4.2 So, a useful way of looking at recruitment strategies is to see them in terms of factors which
generally appeal to patients and therefore encourage them to enrol, and factors which tend
to worry patients and therefore discourage enrolment. This approach of enhancing the
appeal factors and reducing those factors which deter patients could form the basis of a
general strategy for successful recruitment.
4.3 It has been identified that patients are more likely to be recruited to a trial if they believe:
that such engagement is the only way to receive the new treatment
that in a trial they will be given the attention of acknowledged experts in their
that through the trial they will learn more about their condition
that their condition will be more closely monitored in a trial.
4.4 Just as there are factors which encourage patients to enter clinical trials. So there are factors
which deter many patients. The majority of factors which inhibit patients relate to their
understanding of what it means to be in a clinical cancer trial. This understanding is
hampered by vocabulary frequently used when introducing the idea of participation in a
trial. What can be done to improve patient understanding? The first and vital step would
appear to be to recognise it as a potential problem.
4.5 A number of qualitative studies show clearly how some patients interpret terms and
concepts in quite different ways from the interpretations assumed by the medical fraternity.
Classic examples include: “watchful waiting” - translated by some patients as “wilful neglect”
or “no treatment” (Donovan at al, 2002). In this particular case the literature suggests that
“active monitoring” might be a better term. The literature identifies several specific terms
which cause patient worry:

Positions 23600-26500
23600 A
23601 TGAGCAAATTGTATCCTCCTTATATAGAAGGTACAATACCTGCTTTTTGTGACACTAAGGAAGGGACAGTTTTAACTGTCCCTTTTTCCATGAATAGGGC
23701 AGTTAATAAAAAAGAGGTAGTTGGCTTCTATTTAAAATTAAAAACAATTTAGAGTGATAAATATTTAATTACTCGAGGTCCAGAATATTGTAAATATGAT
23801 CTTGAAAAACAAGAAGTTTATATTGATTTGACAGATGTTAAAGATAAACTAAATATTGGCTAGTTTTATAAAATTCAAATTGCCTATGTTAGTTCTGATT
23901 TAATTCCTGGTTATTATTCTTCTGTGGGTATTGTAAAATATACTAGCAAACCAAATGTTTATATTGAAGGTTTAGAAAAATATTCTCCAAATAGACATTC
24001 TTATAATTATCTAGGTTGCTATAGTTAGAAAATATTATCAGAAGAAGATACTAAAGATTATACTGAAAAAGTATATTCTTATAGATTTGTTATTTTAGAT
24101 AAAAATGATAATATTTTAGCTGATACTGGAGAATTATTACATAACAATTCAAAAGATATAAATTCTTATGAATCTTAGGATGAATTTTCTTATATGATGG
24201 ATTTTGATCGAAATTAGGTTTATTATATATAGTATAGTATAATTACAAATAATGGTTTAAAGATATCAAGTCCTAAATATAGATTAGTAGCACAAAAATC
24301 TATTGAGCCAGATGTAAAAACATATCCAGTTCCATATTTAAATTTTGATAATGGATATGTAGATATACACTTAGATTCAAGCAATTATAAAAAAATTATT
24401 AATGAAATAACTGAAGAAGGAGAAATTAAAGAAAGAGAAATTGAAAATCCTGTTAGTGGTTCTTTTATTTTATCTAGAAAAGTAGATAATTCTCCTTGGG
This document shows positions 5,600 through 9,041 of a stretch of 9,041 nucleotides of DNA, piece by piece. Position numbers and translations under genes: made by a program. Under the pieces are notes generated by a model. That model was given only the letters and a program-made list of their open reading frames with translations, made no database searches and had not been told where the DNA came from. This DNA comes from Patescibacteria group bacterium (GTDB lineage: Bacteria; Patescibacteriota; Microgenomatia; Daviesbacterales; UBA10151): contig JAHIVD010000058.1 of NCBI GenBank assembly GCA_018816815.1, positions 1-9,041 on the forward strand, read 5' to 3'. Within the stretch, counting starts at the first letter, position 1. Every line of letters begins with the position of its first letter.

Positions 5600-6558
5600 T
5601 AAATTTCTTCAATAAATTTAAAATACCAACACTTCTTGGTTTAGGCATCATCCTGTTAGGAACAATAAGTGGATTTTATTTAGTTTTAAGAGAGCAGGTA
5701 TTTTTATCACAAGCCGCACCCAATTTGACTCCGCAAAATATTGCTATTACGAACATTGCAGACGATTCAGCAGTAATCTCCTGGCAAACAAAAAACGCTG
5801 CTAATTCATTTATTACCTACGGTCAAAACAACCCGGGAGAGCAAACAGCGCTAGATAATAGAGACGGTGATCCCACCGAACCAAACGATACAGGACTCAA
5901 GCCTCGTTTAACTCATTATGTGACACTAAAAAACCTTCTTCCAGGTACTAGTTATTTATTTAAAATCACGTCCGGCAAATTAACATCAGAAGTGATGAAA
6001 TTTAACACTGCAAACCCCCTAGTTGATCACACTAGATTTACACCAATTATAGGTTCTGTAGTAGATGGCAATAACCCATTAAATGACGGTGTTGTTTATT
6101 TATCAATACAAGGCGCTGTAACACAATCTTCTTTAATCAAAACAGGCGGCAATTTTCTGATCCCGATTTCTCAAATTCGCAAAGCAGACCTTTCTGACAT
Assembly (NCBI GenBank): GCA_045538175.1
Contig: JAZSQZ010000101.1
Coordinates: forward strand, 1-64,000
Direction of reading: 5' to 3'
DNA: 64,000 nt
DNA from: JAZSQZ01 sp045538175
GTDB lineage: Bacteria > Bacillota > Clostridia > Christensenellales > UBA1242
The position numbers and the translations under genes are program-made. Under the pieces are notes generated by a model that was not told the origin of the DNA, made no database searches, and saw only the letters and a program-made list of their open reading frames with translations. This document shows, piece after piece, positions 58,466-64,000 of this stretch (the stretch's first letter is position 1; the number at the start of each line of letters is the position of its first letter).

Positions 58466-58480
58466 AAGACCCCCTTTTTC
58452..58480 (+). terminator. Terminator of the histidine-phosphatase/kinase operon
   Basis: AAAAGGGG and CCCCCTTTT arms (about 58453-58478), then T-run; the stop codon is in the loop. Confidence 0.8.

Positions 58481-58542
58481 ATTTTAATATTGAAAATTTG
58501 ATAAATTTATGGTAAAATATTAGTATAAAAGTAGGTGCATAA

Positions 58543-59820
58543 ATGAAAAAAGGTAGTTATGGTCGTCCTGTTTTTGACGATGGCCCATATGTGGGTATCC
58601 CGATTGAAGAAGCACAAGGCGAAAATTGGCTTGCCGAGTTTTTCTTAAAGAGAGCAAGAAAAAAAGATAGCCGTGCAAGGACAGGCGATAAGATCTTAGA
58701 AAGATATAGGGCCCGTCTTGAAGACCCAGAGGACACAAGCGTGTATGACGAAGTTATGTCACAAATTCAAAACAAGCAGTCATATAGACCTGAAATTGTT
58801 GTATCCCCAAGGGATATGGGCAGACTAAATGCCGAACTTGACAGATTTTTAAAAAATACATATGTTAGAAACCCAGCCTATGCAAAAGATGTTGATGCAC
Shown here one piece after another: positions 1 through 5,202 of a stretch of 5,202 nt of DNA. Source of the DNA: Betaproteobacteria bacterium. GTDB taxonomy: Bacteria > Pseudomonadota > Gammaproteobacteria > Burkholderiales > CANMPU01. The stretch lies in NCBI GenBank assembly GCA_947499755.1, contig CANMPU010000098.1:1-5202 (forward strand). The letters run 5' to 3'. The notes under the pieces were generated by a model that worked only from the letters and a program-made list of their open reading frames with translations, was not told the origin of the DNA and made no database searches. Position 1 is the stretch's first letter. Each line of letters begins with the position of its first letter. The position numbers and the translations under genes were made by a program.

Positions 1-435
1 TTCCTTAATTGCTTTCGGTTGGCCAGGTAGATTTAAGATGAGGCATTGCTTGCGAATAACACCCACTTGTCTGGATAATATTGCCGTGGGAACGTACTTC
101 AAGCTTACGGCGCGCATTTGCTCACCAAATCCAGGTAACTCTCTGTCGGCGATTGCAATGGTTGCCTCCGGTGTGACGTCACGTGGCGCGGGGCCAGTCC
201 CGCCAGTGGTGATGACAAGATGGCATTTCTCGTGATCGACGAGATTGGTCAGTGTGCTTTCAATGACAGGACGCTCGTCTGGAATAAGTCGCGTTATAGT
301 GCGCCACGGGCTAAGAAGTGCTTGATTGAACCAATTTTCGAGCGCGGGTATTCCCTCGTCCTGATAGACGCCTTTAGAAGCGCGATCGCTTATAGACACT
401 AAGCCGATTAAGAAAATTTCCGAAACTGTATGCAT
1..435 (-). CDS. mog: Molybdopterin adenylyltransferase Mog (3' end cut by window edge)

Randomisation is a technical concept and studies show that lots of patients find it
difficult to understand. There is also the view held by some patients that it means
that the consultant does not know what the best treatment is for a particular
Though the term equipoise is probably not used with patients, the underlying idea
may be communicated and can suggest to patients that the clinician does not know
what the best treatment is.
Some studies indicate that the terms experimental (an “experimental treatment”) is
not helpful as patients may form the view that they are being treated like guinea
4.6 The qualitative studies of patient recruitment also seem to show the following:
 Patient leaflets need to be developed with patient/consumer representatives and
they need to be piloted. Patient understanding invariably improves when this is
 Patients need time to discuss what it means to be in a clinical trial, and some
evidence suggests that facilitated group discussion with other patients can be
effective. Those recruiters with specific training in soft communication skills seem to
do better than the untrained (Jenkins and Fallowfield, 2005).
 There does not appear to be any difference to recruitment success whether the
main recruiter is a clinician or a nurse.
 Classic recruitment strategies like personalised letters, reminders by letter, phone or
email appear to have minor positive effects.
5. The Role of clinicians and health service staff
5.1 Clinicians and health staff are invariably involved, either directly or indirectly in the
recruitment of patients to cancer trials. The UK evidence does not suggest that either
party (doctors or nurses) is superior as far as achieving adequate recruitment is
concerned, although both appear to be more effective if they have been trained in
relevant communication skills ( Jenkins and Fallowfield, 2005). There is some evidence to